If you’re somebody with a chronic illness or in need of medical support, there are so many difficult situations to navigate.  Insurance carriers don’t want to pay high facility costs.  They  also typically make it difficult to obtain life-sustaining and assistive durable medical equipment (DME).  Competitive bidding processes force companies to compete for contracts and agree to increasingly lower insurance reimbursement rates. As a result, more people have to settle for lower-cost, lower-quality equipment.

For patients receiving the less acute types of home-based care, help with things such as activities of daily living (including bathing, toileting, dressing, cooking, and moving around safely) is critical to their ability to remain independent and safe at home. However, insurance programs typically don’t cover support services to help people with those activities.

As best as I can figure out, home-based care is governed by an array of regulations not uniformly applied or monitored. There seem to be no national or state requirements for the quality of home-based care, except for care provided under Medicare home-health benefits.  There are limited regulations of education, training, and licensure of home-based care professionals.  I consider myself very fortunate to have found a home-care doctor who is a neurologist by specialty, and who therefore has a solid understanding of multiple sclerosis. I found him through an agency that helps homebound patients arrange for doctors and medical services needed

Covid vaccines

That same agency worked for months to figure out how Covid vaccines could be arranged for people who can’t just get in a car or on public transportation and go to a designated location. I was simultaneously contacting various agencies on my own asking the same question.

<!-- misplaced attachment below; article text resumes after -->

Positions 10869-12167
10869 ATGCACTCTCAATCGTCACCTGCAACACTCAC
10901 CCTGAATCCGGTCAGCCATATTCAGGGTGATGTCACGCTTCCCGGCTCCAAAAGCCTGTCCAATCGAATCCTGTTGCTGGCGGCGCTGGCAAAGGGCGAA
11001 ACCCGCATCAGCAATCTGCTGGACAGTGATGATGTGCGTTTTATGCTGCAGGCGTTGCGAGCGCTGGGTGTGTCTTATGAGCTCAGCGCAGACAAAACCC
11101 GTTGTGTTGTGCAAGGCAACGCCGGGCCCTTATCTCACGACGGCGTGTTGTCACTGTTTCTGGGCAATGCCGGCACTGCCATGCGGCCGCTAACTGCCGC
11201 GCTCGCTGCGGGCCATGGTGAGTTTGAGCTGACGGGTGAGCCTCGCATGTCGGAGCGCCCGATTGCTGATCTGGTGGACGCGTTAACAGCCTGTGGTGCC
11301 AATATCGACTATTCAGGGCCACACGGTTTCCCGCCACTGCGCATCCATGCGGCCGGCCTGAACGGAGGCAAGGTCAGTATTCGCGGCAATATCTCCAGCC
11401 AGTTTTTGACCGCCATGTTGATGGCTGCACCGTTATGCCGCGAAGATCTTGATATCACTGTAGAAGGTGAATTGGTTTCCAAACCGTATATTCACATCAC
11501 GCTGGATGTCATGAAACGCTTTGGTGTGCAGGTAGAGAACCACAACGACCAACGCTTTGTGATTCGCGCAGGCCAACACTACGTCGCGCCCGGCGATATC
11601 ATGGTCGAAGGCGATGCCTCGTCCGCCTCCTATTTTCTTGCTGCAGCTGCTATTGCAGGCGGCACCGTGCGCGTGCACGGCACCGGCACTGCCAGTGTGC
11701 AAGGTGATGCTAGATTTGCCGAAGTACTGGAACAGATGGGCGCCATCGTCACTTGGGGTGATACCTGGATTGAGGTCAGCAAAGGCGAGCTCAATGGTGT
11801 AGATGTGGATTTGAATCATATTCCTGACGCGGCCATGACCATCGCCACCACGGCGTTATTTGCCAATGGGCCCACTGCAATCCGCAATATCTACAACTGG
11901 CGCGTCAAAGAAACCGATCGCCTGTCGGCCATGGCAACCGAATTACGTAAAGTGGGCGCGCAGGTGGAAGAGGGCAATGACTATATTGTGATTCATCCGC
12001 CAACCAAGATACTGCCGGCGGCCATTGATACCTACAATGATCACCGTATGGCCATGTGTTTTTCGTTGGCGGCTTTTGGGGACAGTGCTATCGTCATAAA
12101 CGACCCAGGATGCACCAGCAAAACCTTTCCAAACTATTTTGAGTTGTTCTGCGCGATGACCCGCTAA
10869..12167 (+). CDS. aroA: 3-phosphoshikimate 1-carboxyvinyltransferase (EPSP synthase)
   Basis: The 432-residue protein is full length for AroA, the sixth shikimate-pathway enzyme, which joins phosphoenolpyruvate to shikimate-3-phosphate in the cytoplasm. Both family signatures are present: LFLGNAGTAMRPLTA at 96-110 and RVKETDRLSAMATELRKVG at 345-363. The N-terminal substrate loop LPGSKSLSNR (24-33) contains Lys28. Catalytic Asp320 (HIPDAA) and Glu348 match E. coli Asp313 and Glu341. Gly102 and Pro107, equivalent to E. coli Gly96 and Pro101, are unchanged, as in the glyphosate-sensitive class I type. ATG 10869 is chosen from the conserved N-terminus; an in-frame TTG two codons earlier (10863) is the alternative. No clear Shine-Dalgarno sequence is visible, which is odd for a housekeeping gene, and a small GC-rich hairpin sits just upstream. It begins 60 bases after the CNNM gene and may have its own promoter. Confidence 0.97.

Finally, we discovered that they started taking names for a list of people who are stuck at home to eventually schedule for home visits. Several weeks later I found out that the list has been frozen because they were going to be administering the one-shot vaccination, which has been pulled off the market because of complications.  There is no plan in place yet for home vaccination with one of the 2 dose versions.

You might be wondering, why does it matter to people who are stuck at home anyway?

Well, I have 3 children who live with me who are out in the world every day, exposed to people at their schools, at places of employment, in stores, and everywhere else. There are a couple of people who work for me that I am exposed to every day, and others I’m in contact with in-person on a less often but consistent basis. I’ve cut back a lot on my contact with others, such as it was given my situation, but I can’t (and won’t) live in 100% isolation.

If you happen to know someone like me, it’s kind of easy to forget they exist most of the time. They can’t just go places with you or meet you somewhere. Hanging out with them can be a hassle. Trust me, they feel the isolation painfully even though they can’t really avoid it. You might think that Covid hasn’t affected them very much because they have to stay at home anyway. Believe me, it has. Even with something like accessing the vaccine, they are profoundly affected.

Have you chosen to be vaccinated? Are you still trying to get an appointment? Or have you decided to wait a while longer? I’d love to know any thoughts you’d like to share about it. Email me at frominhere@gmail.com and let me know.